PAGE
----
September 12th, 2005

A Little Woo Woo

Maybe everyone else found out about this long before I did, but I've discovered that Amazon has begun selling sex toys. Does this indicate that someday we're going to develop a healthy attitude toward sex in this country? With all the hype about Hot Coffee (and yes, they lied about the content, but my god, have you seen what everyone's up in arms about?), I've been wondering why the problem seems to be with sex itself, not sexuality and sexual behavior. Have you ever read Glamour? Believe me, Hot Coffee is a lot less sexually provocative; it just happens to be more visually explicit. Of course, that gets into the whole valorize-words-over-images-despite-our-image-centric-culture problem (you see, Glamour can talk about hot sex positions as long as it doesn't have photos, because that's not diiiiirty), and the misunderstandings and fear of new media, and, oh, all that fun stuff. Some days it's like hitting a horse in a barrel.

Also, for the record, evidently I'm not the only knitter out there who games. While it's not as close to the costume as I might like, you can knit yourself a Samus Aran sweater. This is, perhaps, funnier if you know both Metroid and the Aran-style family of knits. Me, I just love the color.
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    tired

Life Update

I have a tiny kitten. She is squirming around and trying to kill my fingers as I type. Of course, she's not a permanent addition to my household, but damn, is she cute.

School started this past week, and I've got mostly good news. We got a huge shipment of games up at the game farm; while we were pretty good on PS2 games (mostly from my collection) and XBox stuff (thanks to a very kind donation from Microsoft), we were low on PC and Nintendo games. Well, now we've got a whole bunch of new stuff to play, including half-a-dozen Nintendo DS games. Whee! I totally need to borrow the DS and see what they've done with alternate interfaces, but I'm way too obsessed with World of Warcraft to play much else. Yikes!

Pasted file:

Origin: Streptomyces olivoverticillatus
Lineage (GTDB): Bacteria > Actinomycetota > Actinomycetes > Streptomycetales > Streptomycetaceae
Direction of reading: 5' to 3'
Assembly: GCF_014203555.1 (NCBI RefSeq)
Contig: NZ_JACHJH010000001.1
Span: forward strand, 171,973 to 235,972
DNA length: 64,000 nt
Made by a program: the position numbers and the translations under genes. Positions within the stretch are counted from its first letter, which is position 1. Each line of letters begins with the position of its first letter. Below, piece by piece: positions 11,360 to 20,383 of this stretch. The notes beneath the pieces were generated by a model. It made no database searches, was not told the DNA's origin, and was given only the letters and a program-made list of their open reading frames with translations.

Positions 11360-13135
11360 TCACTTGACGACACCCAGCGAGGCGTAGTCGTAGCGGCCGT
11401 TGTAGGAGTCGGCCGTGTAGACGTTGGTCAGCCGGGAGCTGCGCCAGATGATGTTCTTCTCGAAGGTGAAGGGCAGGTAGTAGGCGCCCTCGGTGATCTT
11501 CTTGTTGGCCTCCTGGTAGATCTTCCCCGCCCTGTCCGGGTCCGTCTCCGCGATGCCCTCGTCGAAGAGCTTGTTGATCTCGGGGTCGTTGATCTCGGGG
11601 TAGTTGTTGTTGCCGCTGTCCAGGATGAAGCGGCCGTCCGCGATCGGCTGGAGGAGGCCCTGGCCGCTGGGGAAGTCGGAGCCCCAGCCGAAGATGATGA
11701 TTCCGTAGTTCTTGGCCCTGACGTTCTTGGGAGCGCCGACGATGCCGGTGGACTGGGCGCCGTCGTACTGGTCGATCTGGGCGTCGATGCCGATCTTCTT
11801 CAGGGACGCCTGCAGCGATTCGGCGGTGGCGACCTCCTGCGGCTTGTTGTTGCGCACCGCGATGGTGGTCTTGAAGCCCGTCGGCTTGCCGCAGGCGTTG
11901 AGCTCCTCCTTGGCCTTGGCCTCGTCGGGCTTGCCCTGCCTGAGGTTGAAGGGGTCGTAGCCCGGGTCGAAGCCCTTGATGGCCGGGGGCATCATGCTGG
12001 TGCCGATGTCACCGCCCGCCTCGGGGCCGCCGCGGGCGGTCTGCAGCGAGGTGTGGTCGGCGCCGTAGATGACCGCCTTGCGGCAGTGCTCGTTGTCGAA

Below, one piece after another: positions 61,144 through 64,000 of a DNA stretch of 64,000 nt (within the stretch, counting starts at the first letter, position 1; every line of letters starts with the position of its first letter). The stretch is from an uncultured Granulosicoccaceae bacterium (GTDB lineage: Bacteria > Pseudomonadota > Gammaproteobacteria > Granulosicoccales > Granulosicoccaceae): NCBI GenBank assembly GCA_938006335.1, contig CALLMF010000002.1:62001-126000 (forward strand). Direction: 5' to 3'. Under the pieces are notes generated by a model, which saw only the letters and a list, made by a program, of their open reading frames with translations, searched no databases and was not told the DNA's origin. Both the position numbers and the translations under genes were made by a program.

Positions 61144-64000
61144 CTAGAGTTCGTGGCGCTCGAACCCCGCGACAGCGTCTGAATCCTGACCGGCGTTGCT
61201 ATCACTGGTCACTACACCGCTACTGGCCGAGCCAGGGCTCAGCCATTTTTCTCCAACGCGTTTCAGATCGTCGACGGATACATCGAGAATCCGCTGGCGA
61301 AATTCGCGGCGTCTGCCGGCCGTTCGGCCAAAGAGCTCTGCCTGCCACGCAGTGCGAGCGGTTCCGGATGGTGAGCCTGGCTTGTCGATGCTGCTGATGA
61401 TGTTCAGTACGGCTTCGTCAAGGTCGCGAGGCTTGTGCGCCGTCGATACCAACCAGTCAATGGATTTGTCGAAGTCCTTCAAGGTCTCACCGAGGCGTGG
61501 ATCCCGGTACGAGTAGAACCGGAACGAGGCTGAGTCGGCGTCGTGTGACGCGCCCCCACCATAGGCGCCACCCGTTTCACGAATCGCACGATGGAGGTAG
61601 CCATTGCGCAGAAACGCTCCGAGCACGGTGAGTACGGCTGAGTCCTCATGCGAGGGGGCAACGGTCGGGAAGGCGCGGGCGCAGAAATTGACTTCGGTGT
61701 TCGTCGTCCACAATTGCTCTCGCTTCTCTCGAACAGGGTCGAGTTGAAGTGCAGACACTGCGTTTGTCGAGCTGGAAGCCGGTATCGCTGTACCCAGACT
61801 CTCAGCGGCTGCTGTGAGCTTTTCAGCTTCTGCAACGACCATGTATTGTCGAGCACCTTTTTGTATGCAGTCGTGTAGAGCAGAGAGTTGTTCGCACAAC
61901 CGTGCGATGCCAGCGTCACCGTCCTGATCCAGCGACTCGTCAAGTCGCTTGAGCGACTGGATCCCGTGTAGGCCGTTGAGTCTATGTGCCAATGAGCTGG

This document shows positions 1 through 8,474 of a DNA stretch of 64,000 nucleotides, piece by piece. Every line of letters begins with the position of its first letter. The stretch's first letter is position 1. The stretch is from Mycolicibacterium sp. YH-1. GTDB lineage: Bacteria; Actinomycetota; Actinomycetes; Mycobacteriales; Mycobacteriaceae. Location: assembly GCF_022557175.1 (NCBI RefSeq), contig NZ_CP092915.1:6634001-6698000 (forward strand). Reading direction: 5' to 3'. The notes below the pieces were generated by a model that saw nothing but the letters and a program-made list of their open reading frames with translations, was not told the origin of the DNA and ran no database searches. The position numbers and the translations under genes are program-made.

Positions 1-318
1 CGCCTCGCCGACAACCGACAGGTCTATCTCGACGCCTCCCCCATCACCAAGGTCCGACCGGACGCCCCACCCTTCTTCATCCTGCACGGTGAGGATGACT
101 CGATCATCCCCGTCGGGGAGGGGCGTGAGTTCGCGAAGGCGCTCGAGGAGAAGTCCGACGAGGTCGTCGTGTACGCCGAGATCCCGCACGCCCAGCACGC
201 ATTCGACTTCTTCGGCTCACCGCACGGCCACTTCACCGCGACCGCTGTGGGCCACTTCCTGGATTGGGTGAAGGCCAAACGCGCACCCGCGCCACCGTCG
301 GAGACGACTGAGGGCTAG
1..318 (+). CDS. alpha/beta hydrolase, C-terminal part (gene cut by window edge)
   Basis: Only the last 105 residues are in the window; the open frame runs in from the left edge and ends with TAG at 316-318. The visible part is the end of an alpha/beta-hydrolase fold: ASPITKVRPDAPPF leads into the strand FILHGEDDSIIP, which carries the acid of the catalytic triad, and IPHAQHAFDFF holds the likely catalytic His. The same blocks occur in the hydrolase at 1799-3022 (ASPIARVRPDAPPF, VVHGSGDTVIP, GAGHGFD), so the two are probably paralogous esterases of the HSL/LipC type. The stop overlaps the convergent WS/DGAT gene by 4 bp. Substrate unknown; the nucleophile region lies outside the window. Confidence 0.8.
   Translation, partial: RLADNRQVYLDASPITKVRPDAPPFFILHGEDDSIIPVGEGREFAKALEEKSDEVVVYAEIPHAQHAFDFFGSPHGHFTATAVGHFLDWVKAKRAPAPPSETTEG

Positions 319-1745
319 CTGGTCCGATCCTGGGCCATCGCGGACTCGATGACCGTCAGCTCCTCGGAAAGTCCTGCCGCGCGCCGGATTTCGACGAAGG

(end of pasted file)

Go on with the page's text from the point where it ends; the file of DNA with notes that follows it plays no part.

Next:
(By the way, I've got my druid up to level 28. Good times.)

I finally managed to sort out my PhD. requirement mess; it turns out that I'll be formally switching departments, but keeping my full funding, my fantastic advisor and my research topic. The only downside is that I've got a number more requirements, particularly a four-course sequence of statistics courses which have to be done in order. Ah well, I'll take classes in both summer semesters next summer and be ready for a literature review and dissertation proposal the following year. This might add an extra semester to my time at school, or it might not. I hear these "dissertation" things can be awfully fluid, so it's hard to predict exactly how long I'd be in school anyhow.

Of course, given that I've got all these new requirements, choosing courses this semester has been a bit of a pain. I've got three of my classes set, though (see my schedule below), and I could use some advice about my fourth class.

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So, here are my questions:

Should I switch Statistics from T-Th to M-W? It would allow me to take Herve Varenne's class on psychology and anthropology, which will be really useful for my qualitative research, and will also free up some time on Tuesdays. On the other hand, I find that I can't write or do research without long stretches of time to muck about in. Having uninterrupted time on Monday and Wednesday afternoons is going to be a major academic boon to me.

Should I take an independent study with my advisor as my fourth class? I've got four or five conference presentations and publications of various sorts coming up, and it would be useful to have a context in which to work on them, since it's a huge amount of work. On the other hand, Duncan Watts is teaching a class on social networks, and my friend Ulysses is doing a really neat-looking course on social software, and there's always Varenne's anthropology class, and some of those (particularly Watts) won't be offered next semester . . . .

Should I run a Game Practice Group (for which I would also want a better name)? This would basically be a student group that got together once a week to talk games. I'd probably rotate weeks between theory, critique, research and practice. On theory weeks we'd do reading about games, on crit weeks we'd play games and discuss them, on research weeks we'd look at existing game research and suggest ideas for studies of our own, and on practice weeks we'd do game design jams. I could also cut it down to every other week, and just alternate between reading (of both theory and research) and game design. If I were to do this, how much commitment should I make to it, and when do you think would be a good time to run it? This is also related to the question of whether I should volunteer to teach a game class next semester . . . though I suppose they would pay me to do it. Fun. :)

Thanks for any input you've got, guys!
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    accomplished